ST. PETERSBURG, Fla. – The blistering line drive caromed off the side of Matt Clement's (search) head, knocking the Boston pitcher off his feet and silencing the stunned crowd at Tropicana Field.
Frightened teammates gathered around the fallen player while medical personnel attended to the All-Star right-hander, and were relieved when they reached the mound to find him conscious, alert and talking.
"For him to go down, especially in that type of fashion, that shook everybody up. Both teams, and the fans,'' Red Sox (search) center fielder Johnny Damon said. "But we hear he's doing OK.''
Clement was carted from the field and taken to a hospital near Tropicana Field after Carl Crawford's (search) liner struck him in the right side of the head, just behind the ear, in the third inning of a game the Red Sox went on to win 10-9 in 10 innings.
Damon made a game-saving catch to end the ninth, then hit a home run on the first pitch of the 10th to put Boston ahead for good. The victory enabled the Red Sox to hold onto first place in the AL East, but none of that really mattered in the winning clubhouse.
"Nothing was easy. We came out with a win. I think the guys gave more than they had,'' manager Terry Francona said.
Still, the focus was on Clement, who Boston signed to a $25.5 million, three-year contract as a free agent last offseason to help replace Pedro Martinez (search) and Derek Lowe (search).
"I was very relieved when he was coherent and speaking,'' Francona said. "He seems to be aware of his surroundings, things like that.''
Clement could be seen blinking his eyes when he was lifted off the ground and strapped onto the stretcher, and Boston medical director Dr. Thomas Gill later issued a statement saying a CT scan was negative.
"I have spoken with Matt and his doctors in Florida,'' Gill said. "Matt himself never lost consciousness and is in good spirits. ... He appears to be doing well, but will stay in the hospital for precautionary purposes and will be re-evaluated in the morning.''
Francona planned to visit Clement in the hospital.
"I talked to his wife. The medical people have talked to her, and he's talked to her,'' Francona said. "He's OK. All the tests came back (negative). He'll be re-examined. ... Hopefully everything will be OK, and he can go home with us.''
After he was hit, Clement remained on the ground and barely moved for about five minutes before he was lifted onto the stretcher and immobilized with a neck brace. Replays showed the force of Crawford's liner knocked the pitcher completely off his feet.
The crowd of 24,029 -- the majority red-clad Boston fans -- stood and cheered as he was carted off through a tunnel behind home plate.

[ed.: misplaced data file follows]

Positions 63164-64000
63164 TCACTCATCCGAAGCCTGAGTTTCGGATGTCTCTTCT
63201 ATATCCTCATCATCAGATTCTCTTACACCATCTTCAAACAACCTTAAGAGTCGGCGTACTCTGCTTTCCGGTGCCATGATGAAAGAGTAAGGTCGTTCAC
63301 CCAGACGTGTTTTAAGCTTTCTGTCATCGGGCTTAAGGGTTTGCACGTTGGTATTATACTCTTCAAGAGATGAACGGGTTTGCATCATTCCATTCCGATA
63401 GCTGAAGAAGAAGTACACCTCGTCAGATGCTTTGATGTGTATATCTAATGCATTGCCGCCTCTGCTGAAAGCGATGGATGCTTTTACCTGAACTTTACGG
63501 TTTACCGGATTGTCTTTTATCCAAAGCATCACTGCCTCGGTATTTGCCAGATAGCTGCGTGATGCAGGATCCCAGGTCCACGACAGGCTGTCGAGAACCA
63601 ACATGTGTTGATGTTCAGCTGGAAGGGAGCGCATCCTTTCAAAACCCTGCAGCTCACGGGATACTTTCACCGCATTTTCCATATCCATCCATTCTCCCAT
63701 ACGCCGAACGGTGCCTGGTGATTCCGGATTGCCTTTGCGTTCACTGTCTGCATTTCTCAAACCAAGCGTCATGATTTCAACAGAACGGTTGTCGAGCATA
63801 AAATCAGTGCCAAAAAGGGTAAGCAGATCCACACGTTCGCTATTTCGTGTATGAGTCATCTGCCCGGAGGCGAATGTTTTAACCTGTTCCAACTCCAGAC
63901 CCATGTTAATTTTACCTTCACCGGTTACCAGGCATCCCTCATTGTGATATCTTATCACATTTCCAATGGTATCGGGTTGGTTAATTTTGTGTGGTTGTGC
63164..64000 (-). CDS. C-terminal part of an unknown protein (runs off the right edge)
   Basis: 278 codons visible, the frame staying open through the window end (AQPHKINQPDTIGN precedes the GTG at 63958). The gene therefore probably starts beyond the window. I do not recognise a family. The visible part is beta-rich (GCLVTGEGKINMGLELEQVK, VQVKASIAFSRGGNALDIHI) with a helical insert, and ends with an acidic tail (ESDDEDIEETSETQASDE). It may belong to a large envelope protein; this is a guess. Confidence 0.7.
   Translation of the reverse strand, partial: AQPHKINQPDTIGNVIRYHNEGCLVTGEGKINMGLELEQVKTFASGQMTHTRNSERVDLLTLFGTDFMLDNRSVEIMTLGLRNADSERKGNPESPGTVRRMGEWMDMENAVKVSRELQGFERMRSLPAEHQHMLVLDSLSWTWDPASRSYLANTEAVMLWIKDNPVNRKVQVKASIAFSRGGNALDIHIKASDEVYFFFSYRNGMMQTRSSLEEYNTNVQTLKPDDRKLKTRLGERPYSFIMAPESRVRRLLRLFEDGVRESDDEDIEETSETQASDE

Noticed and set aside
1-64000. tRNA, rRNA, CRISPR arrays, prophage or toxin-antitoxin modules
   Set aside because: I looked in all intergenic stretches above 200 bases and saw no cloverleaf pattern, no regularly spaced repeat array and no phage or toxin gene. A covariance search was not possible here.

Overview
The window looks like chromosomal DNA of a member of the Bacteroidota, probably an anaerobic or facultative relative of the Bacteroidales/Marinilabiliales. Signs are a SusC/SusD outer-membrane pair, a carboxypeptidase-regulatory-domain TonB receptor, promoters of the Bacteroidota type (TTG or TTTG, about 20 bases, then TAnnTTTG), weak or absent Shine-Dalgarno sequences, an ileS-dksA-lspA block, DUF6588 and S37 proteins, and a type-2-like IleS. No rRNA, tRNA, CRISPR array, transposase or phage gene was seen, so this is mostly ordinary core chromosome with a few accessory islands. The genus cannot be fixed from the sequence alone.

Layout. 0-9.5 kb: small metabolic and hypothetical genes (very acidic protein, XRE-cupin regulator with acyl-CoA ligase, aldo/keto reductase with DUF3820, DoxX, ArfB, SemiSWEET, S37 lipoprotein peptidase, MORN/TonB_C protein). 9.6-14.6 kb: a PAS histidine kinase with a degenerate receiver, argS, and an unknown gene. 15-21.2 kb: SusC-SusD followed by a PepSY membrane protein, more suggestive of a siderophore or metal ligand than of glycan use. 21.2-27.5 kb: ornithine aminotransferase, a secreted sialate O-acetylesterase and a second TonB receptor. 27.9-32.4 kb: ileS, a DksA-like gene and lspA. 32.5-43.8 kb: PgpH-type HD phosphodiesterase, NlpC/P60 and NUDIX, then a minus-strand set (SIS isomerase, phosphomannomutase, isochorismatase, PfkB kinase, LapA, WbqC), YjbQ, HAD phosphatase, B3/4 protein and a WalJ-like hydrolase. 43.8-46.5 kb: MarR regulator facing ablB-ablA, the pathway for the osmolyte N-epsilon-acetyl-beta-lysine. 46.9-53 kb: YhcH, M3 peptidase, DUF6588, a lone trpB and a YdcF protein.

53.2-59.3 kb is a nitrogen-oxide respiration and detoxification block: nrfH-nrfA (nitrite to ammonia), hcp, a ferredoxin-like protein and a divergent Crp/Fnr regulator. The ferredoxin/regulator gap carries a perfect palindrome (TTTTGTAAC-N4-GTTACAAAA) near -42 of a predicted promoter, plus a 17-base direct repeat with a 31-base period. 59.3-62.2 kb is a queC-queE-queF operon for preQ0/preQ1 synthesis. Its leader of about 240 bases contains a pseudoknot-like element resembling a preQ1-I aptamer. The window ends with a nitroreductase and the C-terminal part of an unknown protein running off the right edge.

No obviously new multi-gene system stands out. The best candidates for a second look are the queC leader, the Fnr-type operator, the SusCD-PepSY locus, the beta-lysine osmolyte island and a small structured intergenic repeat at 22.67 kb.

"You just never want to see anybody in that kind of situation,'' Crawford said. ''"They gave me the medical report. ... I'm just glad he's OK.''
Devil Rays (search) manager Lou Piniella was relieved, too.
"That's the best thing about this ballgame,'' Piniella said. "We were concerned that the way he got hit, as flush as he got hit, that there would be some problems.''
Manny Ramirez (search), Jason Varitek (search) and Johnny Damon homered for the Red Sox, who snapped an 8-8 tie on Damon's solo shot on the first pitch of the 10th. Varitek added an RBI double off Danys Baez (search) (5-3) to give Curt Schilling (search) (3-4) a two-run lead.
The Devil Rays scored on Travis Lee's (search) RBI double in the bottom of the 10th, but Schilling held on for his second victory as a reliever since returning to the Red Sox after missing two months with an ankle injury.
Boston's Trot Nixon (search) left the game in the third after straining a muscle in his left side swinging at a pitch. He was in the trainer's room when Clement went down, and immediately thought of another scary injury to a Red Sox pitcher.
Five years ago, Bryce Florie (search) was hit in the right eye by a ball hit by Ryan Thompson (search) of the New York Yankees. The line drive broke several bones in Florie's face and left his vision impaired.
The right-hander tried to come back with Boston the next season but didn't last long and was out of the major leagues by the end of the season. He has not been back since.
"I always think back to Bryce,'' Nixon said. "Obviously any pitcher or position player who has had that happen, these balls come off these bats so fast. You don't have time to react to it.''